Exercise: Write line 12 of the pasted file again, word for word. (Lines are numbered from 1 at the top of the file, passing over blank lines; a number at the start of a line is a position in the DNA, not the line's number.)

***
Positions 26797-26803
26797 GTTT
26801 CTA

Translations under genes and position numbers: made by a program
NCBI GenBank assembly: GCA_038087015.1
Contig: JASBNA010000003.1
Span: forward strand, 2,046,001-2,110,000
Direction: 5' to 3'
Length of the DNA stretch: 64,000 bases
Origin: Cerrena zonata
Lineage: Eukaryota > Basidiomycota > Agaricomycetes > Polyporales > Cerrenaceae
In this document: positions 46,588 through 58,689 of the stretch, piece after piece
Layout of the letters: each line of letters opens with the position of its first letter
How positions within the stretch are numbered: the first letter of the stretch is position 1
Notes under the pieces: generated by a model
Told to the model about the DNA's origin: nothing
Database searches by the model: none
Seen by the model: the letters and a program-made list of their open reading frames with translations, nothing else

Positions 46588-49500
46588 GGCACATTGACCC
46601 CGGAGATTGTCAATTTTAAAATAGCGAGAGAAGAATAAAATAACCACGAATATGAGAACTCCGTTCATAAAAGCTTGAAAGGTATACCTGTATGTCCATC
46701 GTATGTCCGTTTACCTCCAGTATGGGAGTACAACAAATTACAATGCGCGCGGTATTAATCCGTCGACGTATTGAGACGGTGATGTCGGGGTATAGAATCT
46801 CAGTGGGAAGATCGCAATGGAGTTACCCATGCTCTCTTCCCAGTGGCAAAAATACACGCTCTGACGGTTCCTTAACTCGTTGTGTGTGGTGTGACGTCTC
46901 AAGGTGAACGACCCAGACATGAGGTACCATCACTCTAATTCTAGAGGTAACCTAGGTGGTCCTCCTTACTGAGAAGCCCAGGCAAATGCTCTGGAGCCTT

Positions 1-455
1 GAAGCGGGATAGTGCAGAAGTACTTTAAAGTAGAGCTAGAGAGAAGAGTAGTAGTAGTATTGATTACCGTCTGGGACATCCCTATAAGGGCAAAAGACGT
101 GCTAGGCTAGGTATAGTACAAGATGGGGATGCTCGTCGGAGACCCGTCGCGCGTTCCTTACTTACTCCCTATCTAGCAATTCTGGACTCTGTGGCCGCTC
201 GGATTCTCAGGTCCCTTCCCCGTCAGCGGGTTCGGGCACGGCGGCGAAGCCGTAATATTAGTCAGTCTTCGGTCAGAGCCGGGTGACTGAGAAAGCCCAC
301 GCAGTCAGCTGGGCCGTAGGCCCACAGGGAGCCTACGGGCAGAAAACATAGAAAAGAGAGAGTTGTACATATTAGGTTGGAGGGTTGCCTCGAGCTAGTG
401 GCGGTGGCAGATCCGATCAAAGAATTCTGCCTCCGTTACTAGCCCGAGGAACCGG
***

In this document: positions 46,588 through 58,689 of the stretch, piece after piece